When you get to the parking lot which is free, you will find a wooden path or boardwalk laid out for about ¾ of a mile to the soaking pools. The terrain is flat and the trek which will only take about 7 minutes is easy. This little trek from the parking lot gives you the opportunity to take in the beauty of the landscape as you approach the soaking pools.
Any vehicle can make this trip but nothing beats a 4WD when you are travelling on a dirt or gravel road. So if you have the option to choose, go with a 4WD. If you decide to go on the trip with a smaller vehicle, you must drive slowly when you get to the graded portion of the road.
How do you get to Wild Willy’s Hot Springs in winter?
The drive during winter is basically the same except for the last stretch of the road. Pay attention while driving in winter because it is easy to miss the turn after the second cattle guard as everywhere is covered in snow. Once you take that turn, look ahead, and you will see steam rising from the hot tubs in the distance.
The cattle gate that leads to the dirt road and the parking lot is usually closed in winter when there is too much snow. You must park your car by the road and hike through the snow to the hot springs. This trek will take you about 30 minutes so you must be prepared especially for the trek back to the car.
There is no cold plunge by the hot spring pools. This means that when you emerge from the hot soaking tubs, you will be immediately exposed to very low temperatures. The sudden change can be shocking especially when you have to hike back to the car. This is why picking the appropriate clothes and shoes is essential.
Is there camping at Wild Willy’s Hot Springs?
Free camping is permitted at Wild Willy’s Hot Springs because it is situated on the Bureau of Land Management (BLM) land. However, it is important to know that camping is not allowed in the immediate vicinity of the hot springs. You can camp in the parking lot or the surrounding meadow. Also, note that campfires are not permited because the area is classified as sensitive habitat,
Remember that this hot springs site is primitive with no on-site facilities. Ensure to come with all you need and endeavour to pack out any trash before you leave.
Wild Willy's Hot Springs Map
Are there other hot springs close to Wild Willy’s Hot Springs?
There are several hot springs close to Wild Willy’s in the Mammoth Lakes area, fed by the same geothermal system. This collection of hot springs is also called Whitmore Hot Springs. Most of them are located off U.S. Highway 395. The beauty of this cluster of hot springs in the same area is that if one of the sites is congested, you can easily turn around and drive to another.
They are all primitive or undeveloped, small and made of a single soaking tub with the exception of Wild Willy’s which has two.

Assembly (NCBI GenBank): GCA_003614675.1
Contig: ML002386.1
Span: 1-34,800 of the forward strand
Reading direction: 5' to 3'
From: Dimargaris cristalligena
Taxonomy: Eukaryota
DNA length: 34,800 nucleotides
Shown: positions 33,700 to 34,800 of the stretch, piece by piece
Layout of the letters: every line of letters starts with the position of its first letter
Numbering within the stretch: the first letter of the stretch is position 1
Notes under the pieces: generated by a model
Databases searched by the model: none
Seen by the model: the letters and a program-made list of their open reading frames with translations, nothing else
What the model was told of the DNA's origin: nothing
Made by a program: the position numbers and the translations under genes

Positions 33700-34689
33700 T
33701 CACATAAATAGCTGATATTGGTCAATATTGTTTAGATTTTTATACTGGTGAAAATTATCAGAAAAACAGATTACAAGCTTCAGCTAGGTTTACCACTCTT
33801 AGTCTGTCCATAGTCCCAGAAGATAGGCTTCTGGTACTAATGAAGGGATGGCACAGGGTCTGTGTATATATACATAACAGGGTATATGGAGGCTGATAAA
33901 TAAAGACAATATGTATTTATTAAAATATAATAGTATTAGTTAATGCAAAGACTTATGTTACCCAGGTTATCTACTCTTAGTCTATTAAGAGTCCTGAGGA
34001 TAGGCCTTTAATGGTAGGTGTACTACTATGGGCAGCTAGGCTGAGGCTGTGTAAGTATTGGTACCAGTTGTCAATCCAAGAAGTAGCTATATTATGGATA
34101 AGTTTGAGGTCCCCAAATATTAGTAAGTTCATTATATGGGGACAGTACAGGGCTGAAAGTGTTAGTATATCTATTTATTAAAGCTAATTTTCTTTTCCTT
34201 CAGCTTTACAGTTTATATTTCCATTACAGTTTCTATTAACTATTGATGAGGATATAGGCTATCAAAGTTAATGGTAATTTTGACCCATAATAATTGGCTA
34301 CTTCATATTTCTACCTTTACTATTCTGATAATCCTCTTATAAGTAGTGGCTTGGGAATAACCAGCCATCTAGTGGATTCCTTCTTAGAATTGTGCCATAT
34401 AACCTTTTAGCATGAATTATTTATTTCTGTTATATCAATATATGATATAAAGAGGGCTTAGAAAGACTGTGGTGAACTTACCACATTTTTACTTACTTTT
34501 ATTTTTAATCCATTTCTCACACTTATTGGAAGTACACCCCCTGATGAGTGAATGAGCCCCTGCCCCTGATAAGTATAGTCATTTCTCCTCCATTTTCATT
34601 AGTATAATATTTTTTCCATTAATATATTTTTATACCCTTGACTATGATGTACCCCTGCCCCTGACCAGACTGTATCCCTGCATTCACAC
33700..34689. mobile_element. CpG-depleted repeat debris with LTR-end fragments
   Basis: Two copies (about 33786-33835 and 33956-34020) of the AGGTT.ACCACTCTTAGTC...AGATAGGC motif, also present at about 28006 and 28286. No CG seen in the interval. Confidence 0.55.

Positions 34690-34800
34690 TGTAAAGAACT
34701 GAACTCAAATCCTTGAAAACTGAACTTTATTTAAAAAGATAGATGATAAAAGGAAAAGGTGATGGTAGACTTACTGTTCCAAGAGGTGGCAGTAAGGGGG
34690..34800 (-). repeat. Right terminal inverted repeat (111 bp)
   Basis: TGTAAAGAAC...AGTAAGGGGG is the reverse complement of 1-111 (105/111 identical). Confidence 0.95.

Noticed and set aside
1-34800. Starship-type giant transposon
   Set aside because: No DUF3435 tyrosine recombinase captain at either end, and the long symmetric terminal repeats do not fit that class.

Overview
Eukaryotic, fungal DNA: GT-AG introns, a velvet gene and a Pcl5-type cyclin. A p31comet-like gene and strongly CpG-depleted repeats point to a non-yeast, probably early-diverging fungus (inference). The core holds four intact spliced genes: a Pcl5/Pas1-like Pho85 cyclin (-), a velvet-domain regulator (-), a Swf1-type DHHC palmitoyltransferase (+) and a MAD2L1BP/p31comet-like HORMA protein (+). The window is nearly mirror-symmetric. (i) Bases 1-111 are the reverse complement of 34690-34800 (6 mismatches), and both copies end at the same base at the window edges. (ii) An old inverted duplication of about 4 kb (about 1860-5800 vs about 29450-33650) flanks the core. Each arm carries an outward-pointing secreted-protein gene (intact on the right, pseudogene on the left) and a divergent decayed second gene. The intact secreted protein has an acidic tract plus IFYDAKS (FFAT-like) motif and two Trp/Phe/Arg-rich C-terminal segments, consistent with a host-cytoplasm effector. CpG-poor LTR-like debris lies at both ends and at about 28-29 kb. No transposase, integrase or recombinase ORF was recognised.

Other soak-worthy hot springs close to Wild Willy’s Hot Springs
1. Rock Tub Hot Springs, Mammoth Lakes
Rock Tub Hot Springs is also located in a desert meadow and surrounded by the beautiful Eastern Sierra Mountains, about 12 miles East of Mammoth Lakes.
This hot spring consists of just a single man-made rock and cement tub and is the busiest of all the Mammoth Lakes hot springs. This comes as no surprise due to its proximity to the highway and easy access. Sometimes you have to wait to get your turn to use the soaking tub here.
The thermal water is supplied to the man-made rock and cement tub through a hot water pipe connected to the geothermal source about 400 feet away. The temperature of the soaking tub which is just 3 feet deep and can fit 4 to 5 people, is about 100°F.
Before you go
- Rock Tub Hot Springs uses pipes to supply the soaking tub. This means that you may meet an empty or partially filled tub if the pipe is broken or frozen in winter.
- The site is clothing-optional and there may be nudity.
- The tub is a low-flow pool which means it may become contaminated during high use.
- The water is not as hot as in other hot springs. (Wild Willy’s Hot springs has a higher temperature for example). In fact, Rock Tub Hot Springs can be better described as a warm spring.
How do you get to Rock Tub Hot Springs?
To access Rock Tub Hot Springs follow the U.S. HWY 395 South from Mammoth and continue until you get to the green church. Turn left onto Benton Road Crossing and drive for about 1.1 miles. Then turn left onto Whitmore Tubs Road. This gravel road turns into a dirt road on the right after about 1 mile in. Continue on this dirt road until you get to a small parking lot. The hot springs tub is off the parking lot.
Rock Tub Hot Springs is on BLM land hence free camping is available close to the hot spring site.
Rock tub Hot Springs Map
Recommended Reading: Natural Hot Springs in Arizona
2. Hilltop Hot Springs, Mammoth Lakes